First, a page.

• Treasurenauts (Renegade Kid, 2017)
  • Ultimate Chicken Horse (Clever Endeavour Games, 2017)
  • Unbox: Newbie's Adventure (Prospect Games, 2017)
  • Monopoly for Nintendo Switch (Ubisoft, 2017)
  • Rayman Legends: Definite Edition (Ubisoft, 2017)
  • Sine Mora EX (THQ Nordic, 2017)
  • Battle Chasers: Nightwar (THQ Nordic, 2017)
  • Payday 2 (Overkill Software, 2017)
  • Namco Museum (Namco, 2017)
  • EA Sports FIFA (EA, 2017)

Nintendo Switch games with no release date

  • Xenoblade Chronicles 2 (TBC)
  • 1001 Spikes (Nicalis, TBC)
  • Arcade Archives (Hamster, TBC)
  • Constructor (System 3, TBC)
  • Cube Life: Island Survival (Cypronia, TBC)
  • Dragon Quest X (Square Enix, TBC)
  • Dragon Quest XI (Square Enix, TBC)
  • Dragon Quest Heroes I and II (Square Enix, TBC)
  • Dragonball Xenoverse 2 (Namco Bandai, TBC)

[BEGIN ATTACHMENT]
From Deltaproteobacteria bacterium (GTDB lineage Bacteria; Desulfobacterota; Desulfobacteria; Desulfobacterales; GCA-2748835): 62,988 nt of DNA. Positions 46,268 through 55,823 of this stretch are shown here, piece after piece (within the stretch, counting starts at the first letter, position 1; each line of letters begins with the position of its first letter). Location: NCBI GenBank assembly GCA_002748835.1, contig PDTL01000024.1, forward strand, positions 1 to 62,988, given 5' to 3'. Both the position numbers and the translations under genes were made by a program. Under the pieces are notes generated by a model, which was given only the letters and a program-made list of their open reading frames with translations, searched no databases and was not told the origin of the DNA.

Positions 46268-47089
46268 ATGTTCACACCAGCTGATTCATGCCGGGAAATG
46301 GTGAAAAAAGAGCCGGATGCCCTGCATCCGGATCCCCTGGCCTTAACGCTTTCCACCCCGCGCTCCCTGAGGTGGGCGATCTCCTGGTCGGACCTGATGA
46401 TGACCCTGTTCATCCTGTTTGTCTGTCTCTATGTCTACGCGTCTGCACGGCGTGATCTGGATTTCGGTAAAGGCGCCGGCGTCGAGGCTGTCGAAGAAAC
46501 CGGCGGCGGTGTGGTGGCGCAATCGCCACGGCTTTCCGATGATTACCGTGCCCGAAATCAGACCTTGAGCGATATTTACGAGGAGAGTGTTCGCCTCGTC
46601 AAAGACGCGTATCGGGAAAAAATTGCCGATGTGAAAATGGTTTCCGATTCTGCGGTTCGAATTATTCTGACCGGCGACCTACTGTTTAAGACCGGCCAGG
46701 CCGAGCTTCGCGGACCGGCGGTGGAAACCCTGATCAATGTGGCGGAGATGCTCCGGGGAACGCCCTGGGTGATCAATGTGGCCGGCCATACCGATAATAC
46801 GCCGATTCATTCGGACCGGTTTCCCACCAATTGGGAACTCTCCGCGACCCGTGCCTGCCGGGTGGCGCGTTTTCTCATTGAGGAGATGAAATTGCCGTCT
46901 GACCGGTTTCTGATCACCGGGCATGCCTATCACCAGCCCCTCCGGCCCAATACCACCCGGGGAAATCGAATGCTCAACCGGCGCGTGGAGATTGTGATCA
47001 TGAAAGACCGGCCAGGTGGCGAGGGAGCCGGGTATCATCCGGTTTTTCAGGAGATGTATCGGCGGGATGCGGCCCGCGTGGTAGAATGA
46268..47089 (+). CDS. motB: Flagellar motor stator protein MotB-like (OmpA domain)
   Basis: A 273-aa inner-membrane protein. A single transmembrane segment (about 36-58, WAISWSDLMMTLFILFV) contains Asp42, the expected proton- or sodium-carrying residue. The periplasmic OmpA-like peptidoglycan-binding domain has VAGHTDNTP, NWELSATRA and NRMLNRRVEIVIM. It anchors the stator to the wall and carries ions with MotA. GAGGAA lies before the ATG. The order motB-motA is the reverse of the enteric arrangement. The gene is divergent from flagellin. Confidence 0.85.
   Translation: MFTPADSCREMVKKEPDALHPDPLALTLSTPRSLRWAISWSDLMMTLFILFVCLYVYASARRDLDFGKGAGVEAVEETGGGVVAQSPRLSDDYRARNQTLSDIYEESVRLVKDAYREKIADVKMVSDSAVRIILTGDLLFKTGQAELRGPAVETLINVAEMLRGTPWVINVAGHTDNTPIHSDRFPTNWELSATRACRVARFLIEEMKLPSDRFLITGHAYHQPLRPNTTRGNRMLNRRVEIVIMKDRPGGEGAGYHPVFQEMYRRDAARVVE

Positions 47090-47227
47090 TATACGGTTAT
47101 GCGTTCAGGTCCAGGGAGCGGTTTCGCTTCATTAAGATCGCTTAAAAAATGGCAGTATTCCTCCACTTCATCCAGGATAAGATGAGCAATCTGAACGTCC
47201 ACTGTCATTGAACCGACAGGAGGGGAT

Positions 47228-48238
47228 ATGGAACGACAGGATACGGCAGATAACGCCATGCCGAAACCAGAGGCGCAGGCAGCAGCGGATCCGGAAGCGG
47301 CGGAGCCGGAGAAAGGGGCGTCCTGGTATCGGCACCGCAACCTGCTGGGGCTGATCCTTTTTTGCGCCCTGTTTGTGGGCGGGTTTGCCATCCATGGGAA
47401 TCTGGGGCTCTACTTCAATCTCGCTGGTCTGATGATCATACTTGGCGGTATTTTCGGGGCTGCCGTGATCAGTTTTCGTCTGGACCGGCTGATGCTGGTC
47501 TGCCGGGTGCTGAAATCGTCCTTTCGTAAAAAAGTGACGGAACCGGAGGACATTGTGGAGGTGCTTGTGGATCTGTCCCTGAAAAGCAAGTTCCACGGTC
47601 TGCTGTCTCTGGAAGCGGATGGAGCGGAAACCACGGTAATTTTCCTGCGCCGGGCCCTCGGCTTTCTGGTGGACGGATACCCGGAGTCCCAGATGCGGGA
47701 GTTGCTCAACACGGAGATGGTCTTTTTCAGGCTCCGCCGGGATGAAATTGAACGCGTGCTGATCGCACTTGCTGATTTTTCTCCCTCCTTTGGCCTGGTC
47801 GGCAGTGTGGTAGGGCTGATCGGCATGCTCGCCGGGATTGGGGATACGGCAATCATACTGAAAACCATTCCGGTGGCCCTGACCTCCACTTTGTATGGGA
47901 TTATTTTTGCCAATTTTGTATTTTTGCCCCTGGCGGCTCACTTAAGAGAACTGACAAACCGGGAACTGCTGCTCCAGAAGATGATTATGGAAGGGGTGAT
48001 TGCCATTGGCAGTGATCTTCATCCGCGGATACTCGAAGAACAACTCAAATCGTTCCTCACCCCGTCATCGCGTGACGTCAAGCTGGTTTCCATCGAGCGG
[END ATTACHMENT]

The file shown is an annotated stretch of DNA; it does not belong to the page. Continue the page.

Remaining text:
• Farming Simulator (Focus Home Interactive, TBC)
  • Graceful Explosion Machine (Vertex Pop, TBC)
  • LEGO Worlds (TT Games, TBC)
  • Minecraft: Story Mode - The Compete Adventure (Telltale Games, TBC)
  • Redout (34BigThings, TBC)
  • Seasons of Heaven (AnyAny Productions, TBC)
  • New Shin Megami Tensei (Atlas, Western release unconfirmed)
  • Stardew Valley (Chucklefish Games, TBC)
  • State of Mind (Daedalic Entertainment, TBC)
  • Steep (Ubisoft, TBC)
  • Syberia 3 (Microids, TBC)
  • Project Octopath Traveller (Square Enix, TBC)
  • Taiko Drum Master (Namco Bandai, TBC)
  • New Travis Touchdown game (Suda 51 / Grasshopper, TBC)
  • New 'Tales of' RPG (Namco Bandai, TBC)
  • Seiken Densetsu Collection / Mana Collection (Square Enix, TBC)
  • Bloodstained: Ritual of the Night (Inti Creates, TBC)
  • Party Golf (Giant Margarita, TBC)
  • New Fire Emblem (2018)

As well as the games of the above, Shigeru Miyamoto told Eurogamer back in 2015 that Pikmin 4 is on the way and it's likely to be a Switch title, and not the 3DS side-scroller announced in September.